Introversion and Introversion
Two introverts will get along well and both will give each other enough space to “recharge.” Too much introversion can lead to lack of new experiences and possible social isolation, however.
The ISTJ prefers introversion to extraversion. The ISTJ is energized by their alone time and uses it to sort things out. The ISTJ wants things to make sense and will use the past as a predictor of future events.
The ISFP prefers introversion to extraversion. The ISFP gets energized and recharged being alone. The ISFP uses this time to better understand themselves and their place in the world.
Sensing and Sensing
Two sensors will get along well. They both live in the real and the concrete. They are good at living in the present, but they may have some troubles foreseeing potential problems down the line.
The ISTJ prefers sensing to intuition (Using Introverted Sensing). The ISTJ takes in the world in a concrete/matter of fact manner. The ISTJ remembers facts, places, and uses past events to predict future outcomes.
The ISFP prefers sensing to intuition (Using Extraverted Sensing). The ISFP wants to make sense of the world and uses their five senses of touch, feel, see, taste, and smell to better understand the present moment.
Thinking and Feeling
A thinker and a feeler can make for an interesting dynamic. The thinker can help sort through logical issues, but may be seen as harsh to a feeler. The feeler can help the thinker understand their emotions more, but can be seen as too emotional and flighty to a thinker. However, both of these types can make for a very healthy balance.
The ISTJ prefers thinking to feeling (Using Extraverted Thinking). The ISTJ wants the world to be logical and orderly. The ISTJ wants conclusive plans of action and concrete understand of the way things works. This universal acceptance of logic is used to help the ISTJ form their worldview.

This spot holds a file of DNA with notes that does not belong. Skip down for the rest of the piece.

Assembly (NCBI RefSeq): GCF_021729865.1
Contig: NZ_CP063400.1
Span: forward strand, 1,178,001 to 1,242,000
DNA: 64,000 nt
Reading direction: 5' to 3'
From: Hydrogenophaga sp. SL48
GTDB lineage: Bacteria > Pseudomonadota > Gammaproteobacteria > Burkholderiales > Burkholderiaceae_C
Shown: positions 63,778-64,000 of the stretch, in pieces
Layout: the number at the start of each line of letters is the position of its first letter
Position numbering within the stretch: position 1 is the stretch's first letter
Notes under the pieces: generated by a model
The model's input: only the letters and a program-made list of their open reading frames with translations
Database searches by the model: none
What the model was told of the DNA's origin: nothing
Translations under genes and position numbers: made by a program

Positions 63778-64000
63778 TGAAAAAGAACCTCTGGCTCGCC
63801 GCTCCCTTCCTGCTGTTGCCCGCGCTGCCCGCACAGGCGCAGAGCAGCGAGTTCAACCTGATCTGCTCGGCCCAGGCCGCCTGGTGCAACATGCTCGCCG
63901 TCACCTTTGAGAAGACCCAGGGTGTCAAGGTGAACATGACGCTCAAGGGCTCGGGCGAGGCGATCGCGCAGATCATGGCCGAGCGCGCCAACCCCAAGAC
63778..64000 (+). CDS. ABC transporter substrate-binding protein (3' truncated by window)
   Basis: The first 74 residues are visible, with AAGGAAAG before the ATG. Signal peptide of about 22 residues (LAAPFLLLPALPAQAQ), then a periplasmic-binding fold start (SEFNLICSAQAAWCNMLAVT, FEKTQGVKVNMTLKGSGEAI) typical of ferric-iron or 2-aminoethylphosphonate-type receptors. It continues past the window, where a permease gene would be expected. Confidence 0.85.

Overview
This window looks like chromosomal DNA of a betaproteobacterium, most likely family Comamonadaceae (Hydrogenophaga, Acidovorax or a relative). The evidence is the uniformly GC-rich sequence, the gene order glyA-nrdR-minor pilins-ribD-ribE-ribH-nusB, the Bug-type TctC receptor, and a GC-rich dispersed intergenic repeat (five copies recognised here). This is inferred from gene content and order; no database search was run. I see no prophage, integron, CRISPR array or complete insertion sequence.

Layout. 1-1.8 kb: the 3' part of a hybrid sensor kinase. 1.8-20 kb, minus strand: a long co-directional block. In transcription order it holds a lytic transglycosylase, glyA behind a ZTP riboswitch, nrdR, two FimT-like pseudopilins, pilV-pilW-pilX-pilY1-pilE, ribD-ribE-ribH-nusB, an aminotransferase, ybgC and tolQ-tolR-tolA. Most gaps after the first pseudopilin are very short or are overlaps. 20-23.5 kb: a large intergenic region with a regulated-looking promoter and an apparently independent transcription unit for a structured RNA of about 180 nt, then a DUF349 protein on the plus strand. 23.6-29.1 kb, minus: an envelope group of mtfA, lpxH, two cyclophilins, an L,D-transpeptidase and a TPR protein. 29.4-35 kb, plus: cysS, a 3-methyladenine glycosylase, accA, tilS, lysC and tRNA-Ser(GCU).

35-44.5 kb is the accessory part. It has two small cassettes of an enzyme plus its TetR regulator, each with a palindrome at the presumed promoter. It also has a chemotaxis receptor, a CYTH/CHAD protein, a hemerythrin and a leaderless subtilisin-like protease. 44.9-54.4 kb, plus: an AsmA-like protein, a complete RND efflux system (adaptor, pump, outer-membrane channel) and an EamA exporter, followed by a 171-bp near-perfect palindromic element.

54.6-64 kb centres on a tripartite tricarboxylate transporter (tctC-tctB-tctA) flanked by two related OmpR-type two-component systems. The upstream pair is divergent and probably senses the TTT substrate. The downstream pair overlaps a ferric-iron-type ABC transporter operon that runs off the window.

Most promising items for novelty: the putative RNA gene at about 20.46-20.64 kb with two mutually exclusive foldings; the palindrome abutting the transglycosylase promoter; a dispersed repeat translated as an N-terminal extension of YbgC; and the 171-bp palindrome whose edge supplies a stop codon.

The ISFP prefers feeling to thinking (Using Introverted Feeling). The ISFP has a rich inner world of morals, feelings, and ideals that it seeks to better understand. The ISFP tends to use this inner guidance as a force to express themselves in the world.
Judging and Perceiving
A judger and a perceiver can surprisingly get along pretty well. The judger prefers to make plans, and the perceiver has little problem with deferring. Problems can arise when the judger becomes to imposing, or when the perceiver’s flexibility of schedules can be seen as an annoyance.
The ISTJ prefers judging to perceiving. The ISTJ prefers structure, routine, and planning things out versus being spontaneous. The ISTJ wants to bring structure, order, and organization to their environment.
The ISFP prefers the Perceiving preference to Judging. The ISFP prefers to leave time for decisions instead of coming to an immediate conclusion. The ISFP prefers new experiences and flexible possibilities to predictable moments.
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